Let's start with two, non trivial, claims: (a) native apps are not dead yet (OS native, as opposed to web apps), (b) people prefer the native apps.
It's relatively easy to see that when looking at the modern mobile platforms: iOS and Android. There are so many native apps and developers even develop native apps for both platform. In most cases, this could be solved with one good web app. But people prefer the native apps. Facebook is a good example. They have a good mobile site, but people still install and use the native client.
Why? I don't have anything substantiated, but here's my guess:
- Unified experience - it fits better within the OS: it looks the same, uses the same widgets, etc.
- It works offline.
Does this applies to the larger devices? I believe so. On the face of it, there's a rise in web apps and decline is desktop apps. But, the desktop is not dead yet. Office apps are a good example: even Microsoft thought it would be wise to create a web-based office apps, but it still kept the Office 2010 on track (with 9M beta downloads...) and we would probably see Office 2012...
I believe most of the reasons above still apply in the desktop world. Speed is less of an issue with the current browsers arms races. That leaves us with offline capabilities and unified experience.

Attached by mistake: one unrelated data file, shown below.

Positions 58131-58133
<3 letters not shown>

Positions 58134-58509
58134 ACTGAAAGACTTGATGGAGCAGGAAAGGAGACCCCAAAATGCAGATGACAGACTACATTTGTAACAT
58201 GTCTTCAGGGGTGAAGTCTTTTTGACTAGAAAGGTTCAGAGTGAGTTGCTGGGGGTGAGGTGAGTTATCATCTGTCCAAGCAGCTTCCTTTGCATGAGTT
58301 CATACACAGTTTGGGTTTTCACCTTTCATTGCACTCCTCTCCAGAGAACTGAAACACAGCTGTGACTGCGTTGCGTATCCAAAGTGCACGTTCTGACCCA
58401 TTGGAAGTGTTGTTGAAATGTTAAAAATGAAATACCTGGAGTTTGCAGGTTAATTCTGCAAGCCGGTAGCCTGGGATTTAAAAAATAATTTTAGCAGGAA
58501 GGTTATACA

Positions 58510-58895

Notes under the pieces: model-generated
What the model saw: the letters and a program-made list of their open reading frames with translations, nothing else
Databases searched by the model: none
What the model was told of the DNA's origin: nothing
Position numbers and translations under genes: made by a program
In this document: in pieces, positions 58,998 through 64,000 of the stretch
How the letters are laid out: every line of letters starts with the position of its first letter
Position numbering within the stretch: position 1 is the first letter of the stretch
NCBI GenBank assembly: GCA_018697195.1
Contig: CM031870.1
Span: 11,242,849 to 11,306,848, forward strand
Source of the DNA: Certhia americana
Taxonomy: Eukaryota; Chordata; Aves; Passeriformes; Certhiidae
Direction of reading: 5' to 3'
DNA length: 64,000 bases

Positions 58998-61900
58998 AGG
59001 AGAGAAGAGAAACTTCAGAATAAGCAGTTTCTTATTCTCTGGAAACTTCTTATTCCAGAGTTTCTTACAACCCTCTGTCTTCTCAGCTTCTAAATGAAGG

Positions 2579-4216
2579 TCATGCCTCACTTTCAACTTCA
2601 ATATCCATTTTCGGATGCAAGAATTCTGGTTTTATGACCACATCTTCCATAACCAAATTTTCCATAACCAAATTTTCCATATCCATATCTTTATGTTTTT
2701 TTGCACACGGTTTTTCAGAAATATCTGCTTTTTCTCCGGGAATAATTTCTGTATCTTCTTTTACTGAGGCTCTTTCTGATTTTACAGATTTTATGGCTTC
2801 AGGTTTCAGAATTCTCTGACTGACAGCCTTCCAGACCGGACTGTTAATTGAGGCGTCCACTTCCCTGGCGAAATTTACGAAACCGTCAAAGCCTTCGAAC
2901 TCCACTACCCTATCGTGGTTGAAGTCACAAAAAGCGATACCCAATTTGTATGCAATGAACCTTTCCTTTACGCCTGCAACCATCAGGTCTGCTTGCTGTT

Now, let's look at Eclipse. IMHO, it is the best open source framework for cross platform desktop app development. Mainly because it blends into the operating system. It feels more natural than any other solution. It blends so well, some people will never know it is Java behind the scenes.
Eclipse Helios (aka Eclipse 3.6), which was released a couple of weeks ago takes this even further with cool new ways of assimilating your application into the operating system. I chose two new features that may look minor, but make a lot of difference to end users.
Open File Feature
This features enables Eclipse to open files directly from the OS. This means files may be associated with Eclipse or Eclipse-based applications. For example, you can associate Java files with Eclipse and have them open for Editing within Eclipse with a simple double click. If you've always wanted to use Eclipse as a text editor, now is your chance.
The new feature enables launching Eclipse and opening a file from the command line as well as opening a file in an existing Eclipse instance, although I found that works better on a Mac and not as well on Windows. The original Eclipse distro does not include an installer, so it does not set any file associations in the operating system. You can do it yourself, more details can be found in the Eclipse wiki. Nevertheless, it opens the door for other distributions and Eclipse-RCP based applications to provide such features with minimal effort.
Taskbar/Dock Icon API
The TaskItem API enables some very cool tricks that can be applied to the application icon in the Taskbar on Windows or Dock in OS X. It includes:
- Overlaying an image or text over the icon.
- Displaying progress.
- Adding custom right-click actions to the icon.
The images were taken from the Eclipse Helios New and Noteworthy pages. Developers who wish to utilize those new features should look at this snippet as an example.
IMHO, these features, along with many more additions, makes Helios an even more compelling choice for cross platform desktop development. Once you do decide to make the leap and turn your app into a web app, check out Eclipse RAP as a possible solution (but that's a topic for a different article).